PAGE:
Anthropology after Gluckman places the intimate circle around Max Gluckman, his Manchester School, in the vanguard of modern social anthropology. The book discloses the School’s intense, argument-rich collaborations, developing beyond an original focus in south and central Africa. Where outsiders have seen dominating leadership by Gluckman, a common stock of problems, and much about conflict, Richard Werbner highlights how insiders were drawn to explore many new frontiers in fieldwork and in-depth, reflexive ethnography, because they themselves, in class and gender, ethnicity and national origins, were remarkably inclusive. Characteristically different anthropologists, their careers met the challenges of being a public intellectual, an international celebrity, an institutional good citizen, a social and political activist, an advocate of legal justice. Their living legacies are shown, for the first time, through interlinked social biography and intellectual history to reach broadly across politics, law, ritual, semiotics, development studies, comparative urbanism, social network analysis and mathematical sociology. Innovation – in research methods and techniques, in documenting people’s changing praxis and social relations, in comparative analysis and a destabilizing strategy of re-analysis within ethnography – became the School’s hallmark. Much of this exploration confronted troubling times in Africa, colonial and postcolonial, which put the anthropologists and their anthropological knowledge at risk. The resurgence of debate about decolonization makes the accounts of fierce, End of Empire argument and recent postcolonial anthropology all the more topical. The lessons, even in activism, for social scientists, teachers as well as graduate and undergraduate students are compelling for our own troubled times.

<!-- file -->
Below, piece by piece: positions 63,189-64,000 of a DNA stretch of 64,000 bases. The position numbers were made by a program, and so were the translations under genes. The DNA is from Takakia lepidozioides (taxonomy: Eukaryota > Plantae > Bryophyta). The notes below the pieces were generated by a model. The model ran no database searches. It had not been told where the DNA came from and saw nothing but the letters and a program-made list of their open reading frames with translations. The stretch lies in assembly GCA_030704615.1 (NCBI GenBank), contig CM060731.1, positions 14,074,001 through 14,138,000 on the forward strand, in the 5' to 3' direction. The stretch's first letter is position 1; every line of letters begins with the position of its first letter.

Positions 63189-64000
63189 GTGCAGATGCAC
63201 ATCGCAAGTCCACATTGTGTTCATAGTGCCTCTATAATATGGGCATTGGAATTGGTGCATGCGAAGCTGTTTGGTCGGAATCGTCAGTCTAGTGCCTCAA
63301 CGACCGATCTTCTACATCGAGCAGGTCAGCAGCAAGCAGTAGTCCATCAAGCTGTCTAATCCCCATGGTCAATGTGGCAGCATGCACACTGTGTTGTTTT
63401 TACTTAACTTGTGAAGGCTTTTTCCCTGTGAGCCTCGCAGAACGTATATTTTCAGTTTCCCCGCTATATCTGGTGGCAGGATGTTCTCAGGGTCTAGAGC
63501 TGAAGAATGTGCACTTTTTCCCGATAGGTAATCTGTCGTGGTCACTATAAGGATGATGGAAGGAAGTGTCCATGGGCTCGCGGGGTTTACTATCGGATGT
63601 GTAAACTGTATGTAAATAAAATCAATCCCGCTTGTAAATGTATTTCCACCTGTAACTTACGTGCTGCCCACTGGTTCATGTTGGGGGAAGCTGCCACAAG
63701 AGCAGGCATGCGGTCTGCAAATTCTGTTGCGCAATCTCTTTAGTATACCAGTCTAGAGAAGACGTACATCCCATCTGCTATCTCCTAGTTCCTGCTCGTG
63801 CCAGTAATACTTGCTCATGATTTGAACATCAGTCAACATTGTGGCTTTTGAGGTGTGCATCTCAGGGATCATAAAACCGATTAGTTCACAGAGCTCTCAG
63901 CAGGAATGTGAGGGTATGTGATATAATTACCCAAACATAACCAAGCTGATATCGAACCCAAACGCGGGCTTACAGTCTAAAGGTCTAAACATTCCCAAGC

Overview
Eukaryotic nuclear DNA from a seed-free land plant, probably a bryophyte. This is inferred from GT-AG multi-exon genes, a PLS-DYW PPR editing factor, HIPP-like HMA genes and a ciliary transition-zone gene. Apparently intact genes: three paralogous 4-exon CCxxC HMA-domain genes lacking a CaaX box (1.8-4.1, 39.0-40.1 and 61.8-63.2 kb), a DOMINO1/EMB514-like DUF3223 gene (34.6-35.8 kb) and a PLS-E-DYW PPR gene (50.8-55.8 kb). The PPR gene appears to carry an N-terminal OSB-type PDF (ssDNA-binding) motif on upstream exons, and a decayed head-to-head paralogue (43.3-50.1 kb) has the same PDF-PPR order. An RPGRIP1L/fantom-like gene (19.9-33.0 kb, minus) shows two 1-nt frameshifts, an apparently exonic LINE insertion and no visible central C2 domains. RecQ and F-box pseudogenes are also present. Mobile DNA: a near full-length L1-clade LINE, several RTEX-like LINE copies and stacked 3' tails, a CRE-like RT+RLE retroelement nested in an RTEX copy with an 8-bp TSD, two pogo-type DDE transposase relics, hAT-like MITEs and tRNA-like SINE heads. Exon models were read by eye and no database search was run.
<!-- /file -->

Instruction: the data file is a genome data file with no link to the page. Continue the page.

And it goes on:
The conclusion argues that today Brazil’s urban peripheries have two
dichotomous public façades: on the one hand, they are the cause of ‘urban
violence’ that calls for more repression; on the other hand, they are the
focus of the ‘national development’ project which would turn poor people
into middle-class individuals. The idea of urban violence, as commonly
perceived, has displaced the focus of the contemporary social question from
‘the worker’ to the ‘marginal people’. As a side effect, tensions between
‘crime’ and ‘state’ regimes have grown and their relationship has found a
common basis in monetised markets. Money seems to mediate the relationship
between forms of life which, from other perspectives – legal or moral –
would be in radical alterity. Consumption emerges as a form of common life
and mercantile expansion, above all, connecting legal and illegal markets
and fostering urban violence that otherwise would have been under control,
had those territories seen economic development. Religion, and especially
Pentecostalism, emerges as a plausible source of mediation between the
Universal do Reino de Deus
(IURD). These polemical attacks, which provoked violence against
people of other faiths, especially Afro-Brazilians, were opposed by
non-violent protests, when Afro-Brazilians were joined during
grassroots ecumenical marches by Catholics, Muslims, Jews, Protestants, Buddhists and Baha’is.
What van Wyk makes plain is that the Pentecostalism imported
from Brazil is extreme, devoted not to Christian peace but to religious intolerance, opposition to reconciliation, and an unforgiving
divisiveness – it is the extreme in which members are as strangers